With the stock market in free fall Monday morning as a result of financial turmoil in China, investors may have been worried about their stakes in leading tech companies like Apple. To assuage such concerns, CEO Tim Cook wrote a note to CNBC analyst Jim Cramer, informing him that the company was still seeing “strong growth” in China through July and August.
In his email, Cook said iPhone activations had increased sharply of late, and that the App Store had shown “the best performance of the year” in China over the past two weeks. A recent report by research firm Gartner supports Cook’s convictions, indicating that iPhone sales grew 68% across China in the second quarter this year.
The upswing in Apple’s stock prices later in the morning indicates that investors heard Cook’s words loud and clear. But his letter may be standing on questionable legal grounds: Lawyers told MarketWatch that it may be in violation of a rule put forth by the Securities and Exchange Commission (SEC). The Fair Disclosure regulation dictates how public companies reveal internal information to investors–that is, all investors should be privy to the same information at the same time.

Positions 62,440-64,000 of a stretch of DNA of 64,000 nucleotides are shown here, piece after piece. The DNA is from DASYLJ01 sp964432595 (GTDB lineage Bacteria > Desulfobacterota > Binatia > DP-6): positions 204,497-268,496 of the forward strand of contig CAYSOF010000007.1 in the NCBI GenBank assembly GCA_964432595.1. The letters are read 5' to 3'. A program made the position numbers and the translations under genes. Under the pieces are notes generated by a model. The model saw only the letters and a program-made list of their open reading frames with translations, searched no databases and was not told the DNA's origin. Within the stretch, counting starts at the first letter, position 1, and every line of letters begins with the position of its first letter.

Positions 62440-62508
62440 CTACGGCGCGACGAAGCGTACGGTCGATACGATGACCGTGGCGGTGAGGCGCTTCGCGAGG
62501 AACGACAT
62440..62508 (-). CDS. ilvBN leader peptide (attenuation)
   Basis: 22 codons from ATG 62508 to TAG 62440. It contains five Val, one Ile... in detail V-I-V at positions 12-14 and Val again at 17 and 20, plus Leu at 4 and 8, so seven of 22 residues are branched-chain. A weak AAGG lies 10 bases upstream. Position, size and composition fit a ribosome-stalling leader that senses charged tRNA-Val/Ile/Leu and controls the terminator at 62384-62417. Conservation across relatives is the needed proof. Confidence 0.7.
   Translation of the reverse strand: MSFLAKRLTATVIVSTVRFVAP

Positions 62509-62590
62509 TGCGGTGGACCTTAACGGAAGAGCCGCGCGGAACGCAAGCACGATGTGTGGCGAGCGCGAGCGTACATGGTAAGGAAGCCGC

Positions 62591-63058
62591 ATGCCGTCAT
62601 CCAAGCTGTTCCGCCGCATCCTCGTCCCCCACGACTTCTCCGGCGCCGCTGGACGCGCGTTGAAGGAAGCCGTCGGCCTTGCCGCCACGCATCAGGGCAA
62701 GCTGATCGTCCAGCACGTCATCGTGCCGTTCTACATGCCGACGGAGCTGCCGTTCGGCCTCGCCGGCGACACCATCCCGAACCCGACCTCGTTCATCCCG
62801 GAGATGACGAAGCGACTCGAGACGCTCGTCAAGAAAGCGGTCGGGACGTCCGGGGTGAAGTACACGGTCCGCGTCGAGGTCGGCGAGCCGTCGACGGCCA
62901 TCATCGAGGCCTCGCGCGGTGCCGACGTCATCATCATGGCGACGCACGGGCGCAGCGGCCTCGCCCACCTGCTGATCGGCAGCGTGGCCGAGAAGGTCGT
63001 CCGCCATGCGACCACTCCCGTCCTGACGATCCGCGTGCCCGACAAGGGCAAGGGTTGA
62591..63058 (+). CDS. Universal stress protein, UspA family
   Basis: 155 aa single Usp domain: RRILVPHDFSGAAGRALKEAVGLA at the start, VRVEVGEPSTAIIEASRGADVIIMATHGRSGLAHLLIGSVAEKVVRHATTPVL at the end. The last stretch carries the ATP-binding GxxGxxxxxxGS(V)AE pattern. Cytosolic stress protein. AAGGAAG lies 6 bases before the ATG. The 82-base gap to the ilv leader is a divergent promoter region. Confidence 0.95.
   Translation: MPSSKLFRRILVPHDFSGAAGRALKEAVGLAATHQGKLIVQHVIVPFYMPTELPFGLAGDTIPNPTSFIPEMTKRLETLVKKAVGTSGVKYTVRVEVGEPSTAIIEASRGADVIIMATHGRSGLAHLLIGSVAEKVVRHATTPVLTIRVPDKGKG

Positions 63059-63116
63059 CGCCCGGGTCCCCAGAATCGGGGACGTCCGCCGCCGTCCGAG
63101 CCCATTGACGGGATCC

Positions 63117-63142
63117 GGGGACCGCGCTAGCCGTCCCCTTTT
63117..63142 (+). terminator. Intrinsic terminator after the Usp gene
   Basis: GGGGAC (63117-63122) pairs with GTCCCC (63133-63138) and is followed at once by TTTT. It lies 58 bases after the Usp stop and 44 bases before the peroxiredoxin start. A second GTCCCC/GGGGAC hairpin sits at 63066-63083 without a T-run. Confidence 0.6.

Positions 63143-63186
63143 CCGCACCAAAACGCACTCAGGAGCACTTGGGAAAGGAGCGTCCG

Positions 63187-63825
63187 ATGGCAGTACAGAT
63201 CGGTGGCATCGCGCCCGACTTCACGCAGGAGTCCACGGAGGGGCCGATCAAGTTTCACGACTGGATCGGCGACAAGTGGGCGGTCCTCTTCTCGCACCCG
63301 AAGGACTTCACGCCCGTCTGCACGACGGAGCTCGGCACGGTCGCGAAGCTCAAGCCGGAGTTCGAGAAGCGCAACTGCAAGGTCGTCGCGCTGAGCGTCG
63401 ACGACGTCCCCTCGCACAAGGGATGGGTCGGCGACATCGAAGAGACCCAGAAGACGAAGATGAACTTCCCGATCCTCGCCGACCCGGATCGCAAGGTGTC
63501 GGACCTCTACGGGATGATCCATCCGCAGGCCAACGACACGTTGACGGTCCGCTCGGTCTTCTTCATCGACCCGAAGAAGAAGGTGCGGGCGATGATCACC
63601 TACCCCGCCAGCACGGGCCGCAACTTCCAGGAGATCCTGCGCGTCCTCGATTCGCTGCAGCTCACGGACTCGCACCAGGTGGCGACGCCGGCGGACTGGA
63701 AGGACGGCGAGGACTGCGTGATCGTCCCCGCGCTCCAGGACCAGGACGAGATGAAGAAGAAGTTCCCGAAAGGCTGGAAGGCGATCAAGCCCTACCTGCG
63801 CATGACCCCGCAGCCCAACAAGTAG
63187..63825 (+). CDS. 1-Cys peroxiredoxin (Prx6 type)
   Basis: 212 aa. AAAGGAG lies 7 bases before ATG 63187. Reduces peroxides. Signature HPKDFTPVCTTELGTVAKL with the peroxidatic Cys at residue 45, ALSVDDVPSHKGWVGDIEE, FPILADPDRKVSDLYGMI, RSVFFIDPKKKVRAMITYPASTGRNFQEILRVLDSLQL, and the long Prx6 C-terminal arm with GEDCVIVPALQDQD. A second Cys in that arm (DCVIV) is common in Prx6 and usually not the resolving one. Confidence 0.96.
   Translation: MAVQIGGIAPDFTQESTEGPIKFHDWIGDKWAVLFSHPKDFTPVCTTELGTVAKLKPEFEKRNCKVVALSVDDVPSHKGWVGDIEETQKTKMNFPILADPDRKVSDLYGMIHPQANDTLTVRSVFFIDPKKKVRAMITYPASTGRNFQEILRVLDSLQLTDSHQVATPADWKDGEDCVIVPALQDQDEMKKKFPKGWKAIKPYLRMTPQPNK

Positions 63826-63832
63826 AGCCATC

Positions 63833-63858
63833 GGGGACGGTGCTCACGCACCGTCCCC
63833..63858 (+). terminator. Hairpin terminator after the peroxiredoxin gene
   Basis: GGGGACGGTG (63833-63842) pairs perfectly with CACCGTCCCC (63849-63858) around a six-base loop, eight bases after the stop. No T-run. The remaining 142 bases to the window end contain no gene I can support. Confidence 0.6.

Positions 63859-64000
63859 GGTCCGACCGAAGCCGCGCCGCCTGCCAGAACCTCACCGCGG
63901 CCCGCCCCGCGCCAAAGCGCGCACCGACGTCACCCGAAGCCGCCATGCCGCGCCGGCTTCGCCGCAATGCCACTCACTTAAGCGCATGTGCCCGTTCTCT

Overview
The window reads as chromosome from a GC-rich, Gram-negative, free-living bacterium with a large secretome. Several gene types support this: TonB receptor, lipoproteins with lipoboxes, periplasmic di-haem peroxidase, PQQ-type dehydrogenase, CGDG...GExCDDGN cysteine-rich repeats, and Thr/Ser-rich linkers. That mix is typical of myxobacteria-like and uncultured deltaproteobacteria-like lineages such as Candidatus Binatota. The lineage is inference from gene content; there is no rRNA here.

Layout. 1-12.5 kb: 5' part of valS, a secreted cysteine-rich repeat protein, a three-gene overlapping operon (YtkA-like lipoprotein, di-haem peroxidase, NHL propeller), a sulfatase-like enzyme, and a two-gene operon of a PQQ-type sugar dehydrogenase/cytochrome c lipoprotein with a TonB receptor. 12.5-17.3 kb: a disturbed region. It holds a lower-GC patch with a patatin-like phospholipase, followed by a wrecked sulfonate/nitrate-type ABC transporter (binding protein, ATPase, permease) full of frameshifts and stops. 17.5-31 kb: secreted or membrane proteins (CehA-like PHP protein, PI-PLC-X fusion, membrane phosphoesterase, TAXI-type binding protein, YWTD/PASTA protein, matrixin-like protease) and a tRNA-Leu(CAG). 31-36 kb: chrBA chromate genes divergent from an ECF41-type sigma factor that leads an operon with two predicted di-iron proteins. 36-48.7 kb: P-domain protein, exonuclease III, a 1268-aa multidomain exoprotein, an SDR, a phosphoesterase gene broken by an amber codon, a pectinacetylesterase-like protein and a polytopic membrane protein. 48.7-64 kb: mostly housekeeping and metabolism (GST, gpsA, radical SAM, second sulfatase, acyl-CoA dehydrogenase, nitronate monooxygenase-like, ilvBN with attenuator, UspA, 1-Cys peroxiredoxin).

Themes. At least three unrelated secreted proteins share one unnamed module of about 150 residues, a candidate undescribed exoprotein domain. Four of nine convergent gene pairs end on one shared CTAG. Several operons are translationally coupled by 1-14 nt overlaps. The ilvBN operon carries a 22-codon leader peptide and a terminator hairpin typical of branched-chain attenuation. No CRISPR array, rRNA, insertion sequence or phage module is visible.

“The SEC will undoubtedly want to take a look at this,” Dorsey & Whitney partner Thomas Gorman told MarketWatch.
Usually, the media is exempt from this rule, and is legally granted access to information that is not yet public. This particular case, however, is a bit of a gray area because Cramer also happens to be at the helm of a charitable trust portfolio, through which he owns Apple stock.
It’s also unclear when Cramer received the email, and how long he took to release it publicly via CNBC; Cook could have easily sent out a general notice to investors rather than reaching out to Cramer personally.
Companies are allowed to disclose this type of information through social media, following an SEC ruling in 2013.